“Trying to predict the future is like trying to drive down a country road at night with no lights while looking out the back window.”  This quote by famous author and business innovator Peter Drucker is a good analogy of just how uncertain life is.  Unfortunately, none of us is able to foresee exactly what will unfold in our lives.  Because of this uncertainty, we are subject to various risks.  Most people want to try and minimize risk as much as possible.  This is especially true if you have substantial assets or if you have loved ones who depend on you.   While it is impossible to eliminate all risk, there are some risks that you can control.  One example is the risk of incapacity.

If you are incapacitated to the point you cannot make decisions for yourself, this can put a huge burden on your family members.  In such a situation, who would manage your assets?  Who would pay your taxes or your bills?  Who would collect the mail at your house?  Who would apply for government benefits such as Social Security, Medicare, or Medicaid on your behalf?  Many people think in the event of incapacity their spouse or other close family members will be able to just step in and take care of all of these things.  The truth is that before anyone can be given that kind of authority and power, the state requires a guardianship or conservatorship to be established through a lengthy and expensive court process.  The state requires such a process because giving that kind of power and authority to someone is essentially like writing them a blank check.  Before giving another person free reign over your assets and other important life decisions, the state wants to make absolutely sure that the appointed person (the “Guardian” or “Conservator”) is someone that can be trusted to make decisions that are in your best interest.  While the state’s requirements are important and necessary, they can be a huge burden on loved ones.  The court process can take a lot of time, causing frustrating delays in managing your affairs.  It can also be very expensive because of court filing costs and attorneys’ and accountants’ fees.  Additionally, even after a guardianship is established, there are several reporting and accounting requirements that the court requires.  This whole headache can be avoided with a document called a durable power of attorney.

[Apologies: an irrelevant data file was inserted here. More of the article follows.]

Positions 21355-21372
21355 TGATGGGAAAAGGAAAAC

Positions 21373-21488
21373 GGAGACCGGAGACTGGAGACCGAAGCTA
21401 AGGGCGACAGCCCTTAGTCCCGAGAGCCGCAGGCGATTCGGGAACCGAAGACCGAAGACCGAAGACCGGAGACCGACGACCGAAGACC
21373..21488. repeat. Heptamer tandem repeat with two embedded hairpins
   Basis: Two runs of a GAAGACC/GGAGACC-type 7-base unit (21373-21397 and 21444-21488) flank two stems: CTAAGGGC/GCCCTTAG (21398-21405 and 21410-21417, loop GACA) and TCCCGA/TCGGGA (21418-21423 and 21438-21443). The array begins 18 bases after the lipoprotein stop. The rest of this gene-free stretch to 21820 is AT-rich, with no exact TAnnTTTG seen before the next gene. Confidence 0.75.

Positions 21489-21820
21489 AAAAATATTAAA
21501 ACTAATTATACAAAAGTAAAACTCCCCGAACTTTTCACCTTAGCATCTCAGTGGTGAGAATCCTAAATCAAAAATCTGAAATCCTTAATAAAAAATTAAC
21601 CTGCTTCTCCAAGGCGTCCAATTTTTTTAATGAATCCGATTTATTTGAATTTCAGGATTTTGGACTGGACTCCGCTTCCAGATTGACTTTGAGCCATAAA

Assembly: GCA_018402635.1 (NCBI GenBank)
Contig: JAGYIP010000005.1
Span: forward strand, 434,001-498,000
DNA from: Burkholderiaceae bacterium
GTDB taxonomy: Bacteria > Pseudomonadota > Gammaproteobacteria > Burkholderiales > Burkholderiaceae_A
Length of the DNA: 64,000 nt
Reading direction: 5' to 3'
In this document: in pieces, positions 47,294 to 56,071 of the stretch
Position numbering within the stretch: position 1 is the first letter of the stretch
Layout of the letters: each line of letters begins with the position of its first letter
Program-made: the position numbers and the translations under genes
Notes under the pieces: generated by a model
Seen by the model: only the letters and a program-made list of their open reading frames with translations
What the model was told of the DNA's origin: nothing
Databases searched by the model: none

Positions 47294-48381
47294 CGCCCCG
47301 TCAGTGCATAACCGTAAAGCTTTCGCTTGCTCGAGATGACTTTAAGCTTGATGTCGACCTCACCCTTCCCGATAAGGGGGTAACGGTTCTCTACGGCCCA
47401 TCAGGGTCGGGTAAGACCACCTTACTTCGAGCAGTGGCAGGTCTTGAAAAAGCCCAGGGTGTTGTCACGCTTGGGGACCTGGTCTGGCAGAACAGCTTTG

A durable power of attorney is a letter of instruction regarding who has the authority to manage your assets and daily affairs should you become incapacitated.  Additionally, it spells out what the scope of that authority is.  If you have a valid durable power of attorney in place, there is no need for a court appointed guardianship or conservatorship.  In the durable power of attorney, you specify who is in charge of your assets and daily affairs.  This person is called your “agent.”  Your agent should be someone that you trust to make decisions that are in your best interest.  Often, this person is a spouse or close family member.  A power of attorney is one of the most important estate planning documents that you can have.  It is an essential piece of your plan to mitigate risk and take care of your loved ones in the event of incapacity.  If you are considering getting a power of attorney established, you should consult with an attorney experienced in estate planning.  An attorney will help you put in place a durable power of attorney that is valid and serves your needs.

For additional reading:

A Living Will:  An Essential Estate Planning Document

Having a Customized Durable Power of Attorney

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